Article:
What It Means When Married Men (And Women) Still Need To Masturbate

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Why Married Men (And Women) STILL Feel The Need To Masturbate

Married people do masturbate — let’s just get that out of the way at the front.

The idea that marriage fulfills all sexual needs and that married people should, therefore, have no need to masturbate has been pretty thoroughly destroyed by modern society.

Married people do end up having more sex than single people on average, and numerous studies do show that being single or newly divorced often predicts an increase in both porn-watching and masturbation (mostly in men). But ... being married isn’t a “cure” for masturbation.

Historically, masturbation by married people has been seen as something that takes away from a marriage or a committed relationship.

And it is still often viewed as an indication that something is wrong in the relationship, especially when it involves fantasies about people other than one's current partner.

If a married man needs to masturbate, urban legend would have it, either the wife must not be giving her husband what he “needs” or the husband’s desires must be out of proportion for what is reasonable to expect of his wife.

In reality, people masturbate for a variety of reasons, including to fulfill their desire for sexual pleasure, as a means of relieving stress, and as a way to experience private, self-focused sensations without the distraction of a partner.

And when people masturbate within the context of an intimate relationship, it can be valuable to understand the motivations behind their choice to practice such self-pleasure.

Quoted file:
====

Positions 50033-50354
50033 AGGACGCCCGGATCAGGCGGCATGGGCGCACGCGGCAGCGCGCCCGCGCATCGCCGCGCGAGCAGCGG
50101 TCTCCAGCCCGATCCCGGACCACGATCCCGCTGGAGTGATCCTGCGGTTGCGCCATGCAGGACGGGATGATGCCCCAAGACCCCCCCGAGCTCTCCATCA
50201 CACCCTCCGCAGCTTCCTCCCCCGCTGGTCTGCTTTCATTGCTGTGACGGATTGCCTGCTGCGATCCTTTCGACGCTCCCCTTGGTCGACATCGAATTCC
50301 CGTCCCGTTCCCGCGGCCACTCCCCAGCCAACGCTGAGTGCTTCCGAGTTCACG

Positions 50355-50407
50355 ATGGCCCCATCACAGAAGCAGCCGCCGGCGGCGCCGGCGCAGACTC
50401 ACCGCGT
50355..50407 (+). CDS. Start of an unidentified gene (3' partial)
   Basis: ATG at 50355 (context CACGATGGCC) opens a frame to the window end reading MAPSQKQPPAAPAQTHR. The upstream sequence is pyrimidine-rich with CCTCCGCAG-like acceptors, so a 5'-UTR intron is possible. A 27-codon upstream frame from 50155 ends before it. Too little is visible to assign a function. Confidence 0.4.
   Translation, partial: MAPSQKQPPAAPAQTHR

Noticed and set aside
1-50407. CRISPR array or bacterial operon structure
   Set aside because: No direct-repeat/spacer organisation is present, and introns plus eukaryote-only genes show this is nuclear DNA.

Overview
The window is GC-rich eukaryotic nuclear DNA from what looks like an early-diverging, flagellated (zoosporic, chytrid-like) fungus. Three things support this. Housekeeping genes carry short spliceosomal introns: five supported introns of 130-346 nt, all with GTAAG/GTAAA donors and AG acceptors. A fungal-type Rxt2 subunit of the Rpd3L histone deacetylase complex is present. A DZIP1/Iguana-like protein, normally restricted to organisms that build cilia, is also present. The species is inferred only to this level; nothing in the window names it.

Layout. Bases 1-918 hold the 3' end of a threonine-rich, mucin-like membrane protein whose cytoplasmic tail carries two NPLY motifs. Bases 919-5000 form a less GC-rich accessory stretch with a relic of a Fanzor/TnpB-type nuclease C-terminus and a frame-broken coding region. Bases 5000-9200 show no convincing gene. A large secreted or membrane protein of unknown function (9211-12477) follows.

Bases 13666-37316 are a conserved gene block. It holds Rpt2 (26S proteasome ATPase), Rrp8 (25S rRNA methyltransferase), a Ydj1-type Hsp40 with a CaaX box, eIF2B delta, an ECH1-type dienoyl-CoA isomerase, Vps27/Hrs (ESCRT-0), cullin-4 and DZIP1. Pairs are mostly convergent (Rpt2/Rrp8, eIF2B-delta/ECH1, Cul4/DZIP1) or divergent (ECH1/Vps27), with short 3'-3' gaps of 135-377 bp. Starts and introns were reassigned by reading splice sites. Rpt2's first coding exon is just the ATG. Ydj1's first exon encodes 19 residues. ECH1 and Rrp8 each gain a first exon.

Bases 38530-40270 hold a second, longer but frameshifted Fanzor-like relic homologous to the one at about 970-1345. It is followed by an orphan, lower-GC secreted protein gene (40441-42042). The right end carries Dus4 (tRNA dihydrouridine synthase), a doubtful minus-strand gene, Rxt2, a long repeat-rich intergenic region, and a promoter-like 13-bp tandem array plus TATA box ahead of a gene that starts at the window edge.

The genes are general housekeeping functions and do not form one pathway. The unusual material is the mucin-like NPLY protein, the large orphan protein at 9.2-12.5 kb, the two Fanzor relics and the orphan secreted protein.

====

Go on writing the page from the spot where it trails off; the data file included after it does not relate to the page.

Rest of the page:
Two main theories have been promoted about the relationship between masturbation and partnered sex.

  • The Complementarity Theory: This theory proposes that people masturbate within a relationship in order to enhance their partnered sex so that masturbation might increase and improve their partnered sex.
  • The Compensatory Model: This model suggests that people in relationships masturbate as a means to make up for sexual desires that go unmet (whether in quantity, quality or type) within their relationship.

Alternatively, it's also been suggested that masturbation and partnered sex are two separate, perhaps even parallel behaviors that each meet different needs.

And, because men and women appear to approach the issue of masturbation within marriage differently, it has been suggested that men use masturbation in compensatory ways whereas women use it in complementary ways.

But, as with many things, reality turns out to be far more nuanced than these theories suggest.

A recent study by Regnerus, Price and Gordon examined this issue explored this issue among a large, nonclinical sample of Americans — 7648 men and 8090 women selected at random, though controlled for traits, such as age and gender, which correlate with masturbatory frequency.

It's important to note that this was the first time the question of whether sexual satisfied within a relationship relates to the frequency with which people masturbate. Though this seems pretty intuitive, this variable had not been considered in the past.